S. Korea battles worst coronavirus outbreak in months
One of the country's new outbreaks linked to a church where more than 300 members have been infected, including its leader
SEOUL : South Korea warned yesterday of a looming coronavirus crisis as new outbreaks flared, including one linked to a church where more than 300 members of the congregation have been infected but hundreds more are reluctant to get tested.
The country reported 197 new infections yesterday, taking its total to 15,515, its fourth consecutive day of triple-digit increases after several weeks with numbers generally in the 30s and 40s.
The leader of the Sarang Jeil Church in Seoul, who led a political rally in breach of quarantine rules, later tested positive.
The outbreak linked to his church is the country's biggest in nearly six months and led to a tightening of social distancing rules on Sunday.
South Korea has been one of the world's coronavirus mitigation success stories, but it has nevertheless battled persistent spikes in infections.
"We're seeing the current situation as an initial stage of a large-scale transmission," Korea Centres for Disease Control and Prevention director Jeong Eun-kyeong said.
"We're facing a crisis where if the current spread isn't controlled, it would bring an exponential rise in cases, which could in turn lead to the collapse of our medical system and enormous economic damage."
The outbreak at the Seoul church has revived fears seen in February when the authorities struggled to contain an outbreak that emerged in a secretive Christian sect in the city of Daegu and became the country's deadliest cluster.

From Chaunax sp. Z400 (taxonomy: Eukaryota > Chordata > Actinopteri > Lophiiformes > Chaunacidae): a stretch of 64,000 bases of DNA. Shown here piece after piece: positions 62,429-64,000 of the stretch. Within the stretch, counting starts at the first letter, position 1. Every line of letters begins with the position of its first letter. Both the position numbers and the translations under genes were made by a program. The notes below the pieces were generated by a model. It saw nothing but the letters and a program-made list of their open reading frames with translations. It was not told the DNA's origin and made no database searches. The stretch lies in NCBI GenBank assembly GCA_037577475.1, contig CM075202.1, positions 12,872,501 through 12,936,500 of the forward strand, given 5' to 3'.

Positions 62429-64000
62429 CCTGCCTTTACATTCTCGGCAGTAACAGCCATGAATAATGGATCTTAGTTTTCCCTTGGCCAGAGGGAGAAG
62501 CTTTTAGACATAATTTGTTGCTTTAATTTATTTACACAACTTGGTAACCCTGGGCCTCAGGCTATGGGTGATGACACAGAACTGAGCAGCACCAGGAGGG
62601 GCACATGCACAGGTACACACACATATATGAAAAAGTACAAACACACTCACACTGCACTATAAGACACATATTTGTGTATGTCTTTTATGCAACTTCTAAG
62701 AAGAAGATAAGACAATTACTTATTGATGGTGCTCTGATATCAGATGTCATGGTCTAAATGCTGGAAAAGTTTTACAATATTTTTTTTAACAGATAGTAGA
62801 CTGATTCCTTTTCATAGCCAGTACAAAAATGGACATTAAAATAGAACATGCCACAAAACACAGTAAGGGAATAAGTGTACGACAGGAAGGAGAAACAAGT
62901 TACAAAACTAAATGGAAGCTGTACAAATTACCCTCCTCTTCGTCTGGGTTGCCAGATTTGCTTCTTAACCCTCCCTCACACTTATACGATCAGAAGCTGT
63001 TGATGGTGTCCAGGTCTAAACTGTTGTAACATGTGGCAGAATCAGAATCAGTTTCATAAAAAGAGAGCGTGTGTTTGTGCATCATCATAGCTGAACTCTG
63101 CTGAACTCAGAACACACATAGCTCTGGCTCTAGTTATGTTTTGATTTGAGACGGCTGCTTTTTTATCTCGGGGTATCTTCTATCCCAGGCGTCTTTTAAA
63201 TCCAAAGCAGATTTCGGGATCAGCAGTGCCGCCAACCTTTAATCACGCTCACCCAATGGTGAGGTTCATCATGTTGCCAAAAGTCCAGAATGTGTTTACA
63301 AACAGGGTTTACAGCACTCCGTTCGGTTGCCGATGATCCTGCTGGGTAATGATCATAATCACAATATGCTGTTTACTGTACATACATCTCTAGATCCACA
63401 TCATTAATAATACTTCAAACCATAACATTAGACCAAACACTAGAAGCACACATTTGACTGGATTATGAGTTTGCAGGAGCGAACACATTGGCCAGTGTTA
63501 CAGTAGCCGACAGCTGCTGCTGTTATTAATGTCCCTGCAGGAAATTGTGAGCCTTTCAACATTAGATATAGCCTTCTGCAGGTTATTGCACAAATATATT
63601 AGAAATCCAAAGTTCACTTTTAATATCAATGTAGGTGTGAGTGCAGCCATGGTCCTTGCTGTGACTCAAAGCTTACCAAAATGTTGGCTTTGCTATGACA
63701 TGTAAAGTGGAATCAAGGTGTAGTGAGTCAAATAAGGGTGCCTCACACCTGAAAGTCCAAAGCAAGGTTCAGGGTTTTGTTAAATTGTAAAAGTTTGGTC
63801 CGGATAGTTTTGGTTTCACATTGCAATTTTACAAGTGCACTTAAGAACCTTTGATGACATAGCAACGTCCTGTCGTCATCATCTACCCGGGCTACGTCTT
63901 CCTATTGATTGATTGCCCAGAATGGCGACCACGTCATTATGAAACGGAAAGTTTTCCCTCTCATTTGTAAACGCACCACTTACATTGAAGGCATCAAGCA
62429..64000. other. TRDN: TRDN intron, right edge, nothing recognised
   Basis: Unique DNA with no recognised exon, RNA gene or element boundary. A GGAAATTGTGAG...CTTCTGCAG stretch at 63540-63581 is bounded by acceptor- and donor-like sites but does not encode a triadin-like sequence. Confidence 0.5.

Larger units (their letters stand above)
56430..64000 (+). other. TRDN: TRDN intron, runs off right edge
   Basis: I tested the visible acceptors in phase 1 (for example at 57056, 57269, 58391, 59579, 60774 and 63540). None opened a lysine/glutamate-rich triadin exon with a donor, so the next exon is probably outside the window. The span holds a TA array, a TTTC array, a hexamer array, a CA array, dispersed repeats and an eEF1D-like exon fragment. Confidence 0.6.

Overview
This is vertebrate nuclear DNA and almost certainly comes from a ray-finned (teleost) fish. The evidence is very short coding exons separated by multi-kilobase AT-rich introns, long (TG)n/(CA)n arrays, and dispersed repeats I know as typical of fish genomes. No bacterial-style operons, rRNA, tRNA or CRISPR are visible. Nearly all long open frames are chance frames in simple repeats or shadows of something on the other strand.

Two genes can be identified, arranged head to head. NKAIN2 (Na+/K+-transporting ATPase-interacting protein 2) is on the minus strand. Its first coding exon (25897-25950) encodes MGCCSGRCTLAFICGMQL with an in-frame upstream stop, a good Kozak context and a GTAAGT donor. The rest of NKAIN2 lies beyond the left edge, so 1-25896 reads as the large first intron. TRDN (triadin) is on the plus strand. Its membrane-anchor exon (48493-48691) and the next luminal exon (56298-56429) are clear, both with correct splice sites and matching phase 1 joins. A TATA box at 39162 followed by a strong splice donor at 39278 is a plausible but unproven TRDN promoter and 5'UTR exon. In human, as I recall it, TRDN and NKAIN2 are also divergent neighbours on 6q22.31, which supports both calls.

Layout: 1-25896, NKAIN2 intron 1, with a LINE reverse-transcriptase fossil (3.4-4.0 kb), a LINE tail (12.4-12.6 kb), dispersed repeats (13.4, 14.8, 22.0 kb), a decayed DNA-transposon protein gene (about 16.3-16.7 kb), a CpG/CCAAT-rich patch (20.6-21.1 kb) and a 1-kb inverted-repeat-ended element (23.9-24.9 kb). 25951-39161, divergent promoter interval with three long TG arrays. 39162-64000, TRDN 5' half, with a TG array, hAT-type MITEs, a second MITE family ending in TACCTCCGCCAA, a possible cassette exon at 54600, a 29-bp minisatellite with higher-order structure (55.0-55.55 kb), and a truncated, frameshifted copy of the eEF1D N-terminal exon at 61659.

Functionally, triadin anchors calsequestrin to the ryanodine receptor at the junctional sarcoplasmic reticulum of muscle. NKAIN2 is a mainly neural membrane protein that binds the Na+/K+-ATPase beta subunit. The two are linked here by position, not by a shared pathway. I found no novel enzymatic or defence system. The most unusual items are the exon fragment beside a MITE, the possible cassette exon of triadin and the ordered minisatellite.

As in the earlier case, the authorities are facing some reluctance to cooperate and difficulty in tracking some of the members of the congregation.
Vice-Health Minister Kim Gang-lip told reporters earlier the Presbyterian church had provided inaccurate lists of its 4,000 members.
While nearly 320 of them had tested positive, including Reverend Jun Kwang-hoon, more than 600 whom the authorities wanted to isolate were unaccounted for.
"We're very concerned," Mr Kim said, dismissing rumours that the authorities wanted to round up church members and would record every test as positive regardless of the truth.
"That's impossible. We can't fabricate test results," he said.
Rev Jun, leader of the church, is a conservative activist who has also been organising anti-government rallies calling for the ouster of liberal President Moon Jae-in, raising concerns that the virus has been spreading at his protests too.
Rev Jun, 64, took part in a protest on Saturday in defiance of a government order that all church members self-isolate and get tested.
His lawyers said at a news conference yesterday that Rev Jun did not violate quarantine rules nor intentionally offer incomplete lists.
Mr Kim said that if the rate of new infections did not stabilise this week, the government would tighten distancing, shut high-risk facilities and ban indoor meetings of 50 people or more and outdoor gatherings of 100 or more. - REUTERS